Sometimes, what’s needed to soothe the mind is an open afternoon and a pound of pasta dough. Maybe the game is on the radio, or perhaps there’s nothing better to listen to than the cars on the street and the birds in the trees. And I like to think of the other cooks who might, at the exact same moment and wherever they might be, be taking the same humble pleasure in preparing – by hand – something delicious for their loved ones.
I’ve always enjoyed the word strozzapreti – a uniquely Italian irreverence meaning “priest strangler”. The association being that the dish was so delicious that the priest nearly did himself in with greed. And strozzapreti are very good – they seem to be the very definition of toothsome; firm yet supple, and with enough solidity to ensure a good mouthful with every bite. In the harmonious way Italians have in marrying pasta shapes with sauces, strozzapreti are known for the ability to support meat sauces with ease.
I used my pasta machine to first roll out the semolina egg dough – and not too thinly either. I stopped at number six (or you could even go to seven), and then hand cut the sheets into squares and then long individual rectangles, 2″ x 3/4″ approximately. Then it was easy to fold the rectangles length-wise, pinch the ends closed, twist them tightly and roll down to secure the twists. It sounds far more complicated than the actual operation, and if your version of strozzapreti are more tube-like than twists, no one will complain.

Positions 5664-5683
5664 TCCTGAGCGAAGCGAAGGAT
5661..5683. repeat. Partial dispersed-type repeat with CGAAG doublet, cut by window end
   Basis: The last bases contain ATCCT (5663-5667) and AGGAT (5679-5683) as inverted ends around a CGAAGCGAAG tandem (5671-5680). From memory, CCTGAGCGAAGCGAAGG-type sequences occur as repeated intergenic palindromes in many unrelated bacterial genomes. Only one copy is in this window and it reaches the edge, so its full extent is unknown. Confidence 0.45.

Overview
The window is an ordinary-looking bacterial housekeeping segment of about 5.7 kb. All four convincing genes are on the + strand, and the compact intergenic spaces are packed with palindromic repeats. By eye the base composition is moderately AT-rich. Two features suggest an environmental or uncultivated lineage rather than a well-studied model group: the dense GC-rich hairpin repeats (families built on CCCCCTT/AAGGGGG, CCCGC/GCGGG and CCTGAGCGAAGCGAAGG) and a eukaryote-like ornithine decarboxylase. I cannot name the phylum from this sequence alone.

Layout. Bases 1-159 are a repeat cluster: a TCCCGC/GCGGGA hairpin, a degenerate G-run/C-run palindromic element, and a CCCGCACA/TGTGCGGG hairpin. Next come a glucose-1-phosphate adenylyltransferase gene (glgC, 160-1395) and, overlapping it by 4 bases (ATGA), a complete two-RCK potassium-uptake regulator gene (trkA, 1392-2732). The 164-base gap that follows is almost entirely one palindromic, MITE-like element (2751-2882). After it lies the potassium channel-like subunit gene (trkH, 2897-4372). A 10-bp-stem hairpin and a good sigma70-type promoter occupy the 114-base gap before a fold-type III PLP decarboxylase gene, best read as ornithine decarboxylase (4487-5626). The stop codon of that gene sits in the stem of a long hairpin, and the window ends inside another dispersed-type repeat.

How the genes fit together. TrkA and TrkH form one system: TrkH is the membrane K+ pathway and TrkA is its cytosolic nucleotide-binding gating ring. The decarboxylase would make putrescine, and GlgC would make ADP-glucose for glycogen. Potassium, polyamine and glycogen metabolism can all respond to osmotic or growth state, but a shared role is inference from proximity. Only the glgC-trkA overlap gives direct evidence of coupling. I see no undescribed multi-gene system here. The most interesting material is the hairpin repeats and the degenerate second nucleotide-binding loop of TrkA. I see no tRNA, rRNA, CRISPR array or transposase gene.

And as for a harmonious dressing, I’d had the idea for some time to combine a long-braised sausage sugo with walnuts. I was aiming for a “dry”sauce – braised in its own juices (or a little water), without the addition of wine. Finely chopped walnuts enhanced an already rich sauce, but added a natural acidity as well. And to support and uplift the sauce, to make the dish complete, was the pleasingly toothsome bite of strozzapreti. We managed not to strangle ourselves, but T and I did eat greedily and contentedly that night.Recipe: Strozzapreti Pasta and Sausage Sugo with Walnuts serves 4 For the pasta – combine 2 cups very fine semolina flour with two eggs, and enough water to make a firm dough. Roll out the pasta as described above, placing the finished pasta on a kitchen towel dusted lightly with flour. The towel keeps the pasta from sticking together, and from drying out. For the sauce – use 1 lb. best-quality spicy or mild Italian pork sausages. Chop 1 whole onion finely, and sauté in olive oil. Remove meat from casings, and add to the sautéed onions, stirring to brown. Add a large spoonful of tomato paste or crushed tomatoes, lower the heat, and let braise for about an hour. Check frequently, and add small amounts of water as needed. When finished, add 1/2 cup finely chopped walnuts, and set aside until needed. You should not need to add additional salt, but you can add fresh (I like marjoram) or dried herbs (oregano, fennel, bay leaf) if your sausages are not strongly seasoned. Cook the pasta in plenty of salted water until al dente – it will take about 10 minutes after adding the pasta and the water has returned to a boil. Drain, reserving a bit of the pasta cooking water, and toss with the sauce. Serve with grated Parmigiano-Reggiano cheese.